What is an NMO mount?

One of the neat things about Solid Signal is that it’s so appealing to so many small groups. This is something you couldn’t really have done before the internet. If this were 1980, and we were out there selling hard-to-find communications gear, we’d probably have a big mail-order catalog. We’d probably concentrate on a few groups like satellite TV fans or CB enthusiasts. Even those fringe groups would have to be pretty big to keep a company like ours going. There’s no way we could concentrate on a group like…

People who mount antennas to their vehicles, but need a universal connector because they’re probably going to change the antenna a few times over.

When you think about it, that’s a pretty small subset of humanity. But, with 7 billion people in the world, even if one-tenth of one percent is interested, that means you have seven million potential customers. And that’s our sweet spot. That’s where we do our best work.

If you’re looking for a base you can permanently mount to your vehicle while still being able to change the antenna, come to Solid Signal. Turns out we have over 600 parts and accessories for that very need. But you already knew that. For the rest of us, let’s talk about what this mounting system is and why you would want one.

NMM mount? Or is it NMO mount?

The mounting base you see in the picture above is called an “NMO mount.” For reasons which the internet cannot seem to explain, “NMO” stands for “New Motorola Mount.”

Yeah I don’t get it either.

All you need to know is that at one point there was this company called “Motorola.” The name is still out there but the original company has been broken up and sold. You might remember them for their phones in the ’00s, but they actually had a start making car radios. (That sort of explains the name, when you realize “Victrola” was an old brand of music player. So the name means “Victrola for your Motor Car.”)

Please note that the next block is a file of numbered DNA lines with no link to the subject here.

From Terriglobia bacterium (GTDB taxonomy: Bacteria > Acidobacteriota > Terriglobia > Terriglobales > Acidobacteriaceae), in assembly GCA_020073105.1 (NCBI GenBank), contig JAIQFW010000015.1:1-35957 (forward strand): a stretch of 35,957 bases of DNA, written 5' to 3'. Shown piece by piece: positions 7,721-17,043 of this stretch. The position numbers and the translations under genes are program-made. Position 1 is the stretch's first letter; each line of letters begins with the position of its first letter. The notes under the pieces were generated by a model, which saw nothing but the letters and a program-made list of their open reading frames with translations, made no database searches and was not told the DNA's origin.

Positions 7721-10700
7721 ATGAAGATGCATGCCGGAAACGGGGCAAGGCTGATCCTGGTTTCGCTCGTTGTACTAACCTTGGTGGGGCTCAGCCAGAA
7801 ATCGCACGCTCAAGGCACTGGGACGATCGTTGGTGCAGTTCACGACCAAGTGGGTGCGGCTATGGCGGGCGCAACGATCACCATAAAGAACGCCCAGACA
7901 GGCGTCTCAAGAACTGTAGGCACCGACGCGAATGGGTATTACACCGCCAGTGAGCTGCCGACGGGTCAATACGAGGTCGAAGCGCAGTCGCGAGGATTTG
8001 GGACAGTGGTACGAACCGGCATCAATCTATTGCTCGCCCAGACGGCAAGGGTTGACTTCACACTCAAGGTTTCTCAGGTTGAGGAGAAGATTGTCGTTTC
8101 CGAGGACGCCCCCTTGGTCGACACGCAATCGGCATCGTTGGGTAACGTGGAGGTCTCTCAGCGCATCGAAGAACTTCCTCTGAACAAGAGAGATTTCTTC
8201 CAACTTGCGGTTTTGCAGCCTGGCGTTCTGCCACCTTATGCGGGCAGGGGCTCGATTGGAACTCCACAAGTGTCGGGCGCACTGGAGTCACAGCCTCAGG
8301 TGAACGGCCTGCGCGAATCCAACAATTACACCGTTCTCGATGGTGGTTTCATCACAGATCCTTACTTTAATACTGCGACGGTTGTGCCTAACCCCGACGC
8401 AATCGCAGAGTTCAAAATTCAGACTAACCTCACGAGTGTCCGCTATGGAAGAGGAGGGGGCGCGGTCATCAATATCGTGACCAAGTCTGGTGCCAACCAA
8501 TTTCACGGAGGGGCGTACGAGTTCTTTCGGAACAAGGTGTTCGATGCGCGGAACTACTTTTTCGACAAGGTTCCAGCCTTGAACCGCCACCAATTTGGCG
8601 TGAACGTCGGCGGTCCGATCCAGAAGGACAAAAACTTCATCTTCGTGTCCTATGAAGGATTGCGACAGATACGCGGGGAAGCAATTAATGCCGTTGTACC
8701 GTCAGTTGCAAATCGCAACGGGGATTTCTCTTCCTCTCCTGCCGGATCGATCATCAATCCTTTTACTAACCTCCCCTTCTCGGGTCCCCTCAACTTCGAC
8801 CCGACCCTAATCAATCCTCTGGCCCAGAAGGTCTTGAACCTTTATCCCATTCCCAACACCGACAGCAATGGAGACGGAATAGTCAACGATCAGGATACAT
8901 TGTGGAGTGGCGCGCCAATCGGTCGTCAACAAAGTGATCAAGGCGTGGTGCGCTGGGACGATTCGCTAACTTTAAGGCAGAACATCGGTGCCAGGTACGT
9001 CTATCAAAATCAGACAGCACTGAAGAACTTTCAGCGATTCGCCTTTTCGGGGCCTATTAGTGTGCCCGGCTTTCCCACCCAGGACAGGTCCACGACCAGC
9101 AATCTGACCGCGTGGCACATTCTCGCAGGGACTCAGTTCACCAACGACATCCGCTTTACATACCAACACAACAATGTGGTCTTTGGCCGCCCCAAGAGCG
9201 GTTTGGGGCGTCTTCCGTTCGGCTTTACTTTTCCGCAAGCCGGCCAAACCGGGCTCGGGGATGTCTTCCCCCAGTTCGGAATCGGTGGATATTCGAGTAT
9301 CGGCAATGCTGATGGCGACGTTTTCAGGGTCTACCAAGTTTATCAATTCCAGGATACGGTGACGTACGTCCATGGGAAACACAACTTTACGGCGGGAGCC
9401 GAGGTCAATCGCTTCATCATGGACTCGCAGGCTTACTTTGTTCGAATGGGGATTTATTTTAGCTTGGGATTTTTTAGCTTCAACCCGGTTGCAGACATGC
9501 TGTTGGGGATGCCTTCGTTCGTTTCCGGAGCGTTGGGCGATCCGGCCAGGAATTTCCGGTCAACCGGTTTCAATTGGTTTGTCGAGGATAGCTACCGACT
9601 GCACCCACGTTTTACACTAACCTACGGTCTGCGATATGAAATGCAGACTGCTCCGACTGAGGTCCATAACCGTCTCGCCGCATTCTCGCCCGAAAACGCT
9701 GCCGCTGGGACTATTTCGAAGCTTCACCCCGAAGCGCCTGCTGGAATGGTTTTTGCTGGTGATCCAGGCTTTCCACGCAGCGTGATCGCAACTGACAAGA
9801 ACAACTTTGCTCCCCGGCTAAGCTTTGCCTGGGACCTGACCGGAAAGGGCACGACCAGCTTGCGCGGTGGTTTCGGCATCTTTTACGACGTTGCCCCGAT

In fact, Motorola was so successful making car radios back in the day that everyone tried to copy them. Think like Apple today, everyone else tries to do what they do, and if there’s a part you need for your iOS device, there are plenty of companies that make them. Exactly like that.

So they had a system for mounting their antennas which, you have to assume, everyone called the “Motorola mount.” At some point the old-style mount went away (like Apple killed the original dock connector.) A new mount came in, the “New Motorola Mount.” Even though no one alive seems to know why they call it NMO not NMM, there’s no fighting it. That’s just what they call it.

Why an NMO mount?

The NMO mount has two advantages. First of all if you install it right it has two waterproof seals. There’s a waterproof gasket which goes up against the metal in the vehicle. This keeps the car from rusting out. There’s another waterproof gasket that sits inside the antenna and keeps the connection point waterproof. This means the antenna doesn’t corrode from the inside. Both of these are good thing.

By the way, if you don’t want to drill holes, there are magnetically mounted NMO mounts too. Obviously they’re not quite as secure but then again you don’t have a hole in the car so there’s that.

The other advantage is that when you connect an antenna, it’s not permanent. It’s secure enough, it won’t fall off, but you can disconnect one antenna easily and add another one. It turns out this is a pretty good thing.

Why would you ever change the antenna on your car?

Maybe your police car is old enough that the department actually changed radio frequencies. Perhaps it’s a cell phone antenna that works with one service and not another. Maybe the old antenna was hit with a rock as you were on the way to a call. There are a million reasons why you might change the antenna. The good news is that with an NMO mount you can do it easily.

By the way, NMO mounts also work on boats, and for the same reasons.

If you’re looking for a great selection of cellular and radio antennas, or any other hard-to-find electronics, you owe it to yourself to go to SolidSignal.com. They sponsor this blog and I’d sure appreciate it if you’d give them some consideration.

About the Author

Stuart Sweet
Stuart Sweet is the editor-in-chief of The Solid Signal Blog and a "master plumber" at Signal Group, LLC. He is the author of over 8,000 articles and longform tutorials including many posted here. Reach him by clicking on "Contact the Editor" at the bottom of this page.